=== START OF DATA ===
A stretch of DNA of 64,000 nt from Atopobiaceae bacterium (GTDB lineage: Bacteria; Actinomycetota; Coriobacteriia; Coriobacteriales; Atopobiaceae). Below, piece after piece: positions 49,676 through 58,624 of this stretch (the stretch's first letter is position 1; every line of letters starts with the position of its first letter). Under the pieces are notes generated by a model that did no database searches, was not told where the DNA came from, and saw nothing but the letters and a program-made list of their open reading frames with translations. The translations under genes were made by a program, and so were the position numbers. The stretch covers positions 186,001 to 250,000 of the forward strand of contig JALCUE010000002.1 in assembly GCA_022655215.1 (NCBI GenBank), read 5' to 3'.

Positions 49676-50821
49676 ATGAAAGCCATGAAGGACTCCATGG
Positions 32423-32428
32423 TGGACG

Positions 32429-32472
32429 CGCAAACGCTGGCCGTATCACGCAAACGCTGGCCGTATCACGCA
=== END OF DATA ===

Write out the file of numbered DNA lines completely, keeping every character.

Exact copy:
A stretch of DNA of 64,000 nt from Atopobiaceae bacterium (GTDB lineage: Bacteria; Actinomycetota; Coriobacteriia; Coriobacteriales; Atopobiaceae). Below, piece after piece: positions 49,676 through 58,624 of this stretch (the stretch's first letter is position 1; every line of letters starts with the position of its first letter). Under the pieces are notes generated by a model that did no database searches, was not told where the DNA came from, and saw nothing but the letters and a program-made list of their open reading frames with translations. The translations under genes were made by a program, and so were the position numbers. The stretch covers positions 186,001 to 250,000 of the forward strand of contig JALCUE010000002.1 in assembly GCA_022655215.1 (NCBI GenBank), read 5' to 3'.

Positions 49676-50821
49676 ATGAAAGCCATGAAGGACTCCATGG
Positions 32423-32428
32423 TGGACG

Positions 32429-32472
32429 CGCAAACGCTGGCCGTATCACGCAAACGCTGGCCGTATCACGCA